Another way we all teach children instant gratification is by cutting in front of people, getting really upset when things don’t go as planned, and running out to buy the newest and greatest technologies. Most of the time we don’t even know we’re doing it. It is so ingrained in us and our society. We want everything NOW!
As the late and great Tom Petty sang, “The waiting is the hardest part!” It really is. Waiting for results or anything else that we really want is very hard for all ages.
But by doing our best to remain in the present moment, trying to be patient, and learning to be grateful for what we do have, we practice delayed gratification and teach it to our children.
Taking turns, putting others first, helping people when we really don’t want to help at that moment, using limits and boundaries with children, being in the present moment, and enjoying the simple things are other ways to delay instant gratification.
Children can actually teach us about delayed gratification because they are usually in the present moment and enjoy the simple things. Therefore, the next time you’re tempted to hurry along your dawdling toddler, try stopping and enjoying the moment. This is how we practice and teach delayed gratification.
April is Child Abuse Awareness Month. When I got on Facebook today, I noticed someone had shared something I wrote two years ago.
I shared it even though I might get backlash from certain people. As I continue to struggle and work towards getting my emotional health back after so much trauma, I can definitely attest to this:
Fear is not a good thing. When a child’s brain is wired with fear from harsh/abusive parenting, he/she will likely suffer with anxiety for the rest of his/her life. This is not good and can make the person feel like a failure because no matter how hard he/she tries, he/she can’t always overcome the intense, overwhelming fear and anxiety. Please use trust, connection, and love to parent.
I don’t think I would have half the issues I had if it weren’t for the abuse I suffered. 😔
This is Christina’s second book. You can order both books on Amazon.
As an author of my own Christian parenting book, I love how Christina uses Jesus’s own lessons to us to help us understand how to parent in a Christlike manner. It’s easy to read and perfect for small group study. It leads parents gently to understand Who Jesus truly is and how to do there best to imitate Him in their parenting.
This book was given to me in exchange for a review. My opinion is my own. Order here.
I haven’t been up to really writing this post even though as of January 2nd, our beliefs were finally confirmed after a biopsy, that I am indeed cancer free.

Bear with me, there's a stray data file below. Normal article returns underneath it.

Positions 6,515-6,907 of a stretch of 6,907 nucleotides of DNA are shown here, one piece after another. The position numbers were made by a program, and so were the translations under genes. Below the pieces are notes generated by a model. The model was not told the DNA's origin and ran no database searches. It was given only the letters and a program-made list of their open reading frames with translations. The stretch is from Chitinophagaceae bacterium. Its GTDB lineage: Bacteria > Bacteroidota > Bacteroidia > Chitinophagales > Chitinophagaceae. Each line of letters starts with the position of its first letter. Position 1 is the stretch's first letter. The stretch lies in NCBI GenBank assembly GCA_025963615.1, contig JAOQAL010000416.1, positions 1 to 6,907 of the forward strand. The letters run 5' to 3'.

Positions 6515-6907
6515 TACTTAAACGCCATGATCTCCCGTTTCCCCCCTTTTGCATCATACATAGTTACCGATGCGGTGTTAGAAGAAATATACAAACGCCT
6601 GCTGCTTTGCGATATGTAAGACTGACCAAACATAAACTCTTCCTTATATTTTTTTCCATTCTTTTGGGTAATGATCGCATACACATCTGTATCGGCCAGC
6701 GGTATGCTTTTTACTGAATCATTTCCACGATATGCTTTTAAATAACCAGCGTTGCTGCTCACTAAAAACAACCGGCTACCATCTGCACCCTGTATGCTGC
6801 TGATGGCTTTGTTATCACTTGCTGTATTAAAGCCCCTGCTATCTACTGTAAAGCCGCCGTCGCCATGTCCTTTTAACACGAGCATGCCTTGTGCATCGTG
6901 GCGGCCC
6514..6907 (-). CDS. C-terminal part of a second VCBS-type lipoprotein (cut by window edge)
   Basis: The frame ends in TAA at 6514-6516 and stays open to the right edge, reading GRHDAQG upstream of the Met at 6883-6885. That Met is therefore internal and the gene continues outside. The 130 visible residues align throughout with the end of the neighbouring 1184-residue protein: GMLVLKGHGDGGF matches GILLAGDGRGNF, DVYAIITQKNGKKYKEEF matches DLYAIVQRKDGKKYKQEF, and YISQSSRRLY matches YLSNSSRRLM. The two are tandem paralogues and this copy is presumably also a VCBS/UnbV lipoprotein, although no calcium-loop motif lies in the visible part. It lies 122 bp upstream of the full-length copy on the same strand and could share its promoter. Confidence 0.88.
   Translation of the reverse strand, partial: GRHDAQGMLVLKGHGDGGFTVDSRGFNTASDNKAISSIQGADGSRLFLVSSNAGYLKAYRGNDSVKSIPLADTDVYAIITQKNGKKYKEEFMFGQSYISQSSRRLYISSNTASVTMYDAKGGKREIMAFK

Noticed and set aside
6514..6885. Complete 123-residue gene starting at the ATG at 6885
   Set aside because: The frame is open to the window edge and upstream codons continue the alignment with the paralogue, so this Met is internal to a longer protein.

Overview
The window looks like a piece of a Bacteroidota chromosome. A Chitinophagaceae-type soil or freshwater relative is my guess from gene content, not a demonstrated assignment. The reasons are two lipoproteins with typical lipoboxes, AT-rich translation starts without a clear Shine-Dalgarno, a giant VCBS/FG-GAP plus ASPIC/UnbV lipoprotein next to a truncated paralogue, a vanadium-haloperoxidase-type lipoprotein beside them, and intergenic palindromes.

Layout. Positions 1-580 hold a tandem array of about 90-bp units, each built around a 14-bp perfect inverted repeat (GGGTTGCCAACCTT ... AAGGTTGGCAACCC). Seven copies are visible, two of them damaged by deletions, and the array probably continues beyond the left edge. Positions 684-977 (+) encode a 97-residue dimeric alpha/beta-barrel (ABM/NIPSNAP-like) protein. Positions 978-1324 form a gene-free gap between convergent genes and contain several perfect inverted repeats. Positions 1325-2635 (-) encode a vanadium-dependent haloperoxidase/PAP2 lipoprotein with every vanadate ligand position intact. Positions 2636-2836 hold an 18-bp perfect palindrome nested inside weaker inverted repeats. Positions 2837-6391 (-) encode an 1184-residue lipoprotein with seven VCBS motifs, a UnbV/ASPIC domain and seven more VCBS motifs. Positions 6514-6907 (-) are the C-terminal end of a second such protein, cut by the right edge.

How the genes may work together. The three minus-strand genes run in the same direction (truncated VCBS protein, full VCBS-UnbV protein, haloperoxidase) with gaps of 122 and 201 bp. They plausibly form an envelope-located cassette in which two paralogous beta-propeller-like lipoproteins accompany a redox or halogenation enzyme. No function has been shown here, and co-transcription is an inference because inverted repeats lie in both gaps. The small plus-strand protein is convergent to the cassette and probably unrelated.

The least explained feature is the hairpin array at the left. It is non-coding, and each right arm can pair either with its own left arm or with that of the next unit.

You see, except for mild pneumonia, from which I was able to recover at home, this was my first medical scare that required a hospitalization, a MRI under anesthesia, and a procedure in the OR all within 3 months. Going to an oncologist also isn’t fun even though nobody ever really threw around the “C-word.”
This is unusual for people with severe cerebral palsy. I’m very blessed to not have needed surgeries to fix joints and other things that can come with having severe or even mild cerebral palsy.
But after over 2.5 years of trauma due to the three major losses in our family, this pretty much sent us over the edge. I felt guilty at first for not being as happy that I was cancer free like everyone else because, for me (and my husband since he has to care and comfort me), it isn’t over.
Plus, because I’m unable to walk around like typical people and I have spasms, it takes me longer to physically heal.
As one of my good friends says, it’s actually satan-induced anxiety and Post Traumatic Stress Disorder (PTSD) that I have. They are not mine to own. Going to the bathroom can still be scary for me. Sometimes certain things that happen in the bathroom or in my body send me into a panic attack or PTSD episode.
I want to talk about PTSD for a moment especially with this recent school shooting. As I said in my previous post, people in this society don’t take mental health issues seriously. They worry about the physical well-being of people, and only and/or repeatedly argue about objects that hurt and murder people when they are in the wrong hands. Keeping them out of the wrong hands is crucial but also almost impossible because if someone truly wants to do something bad, they will.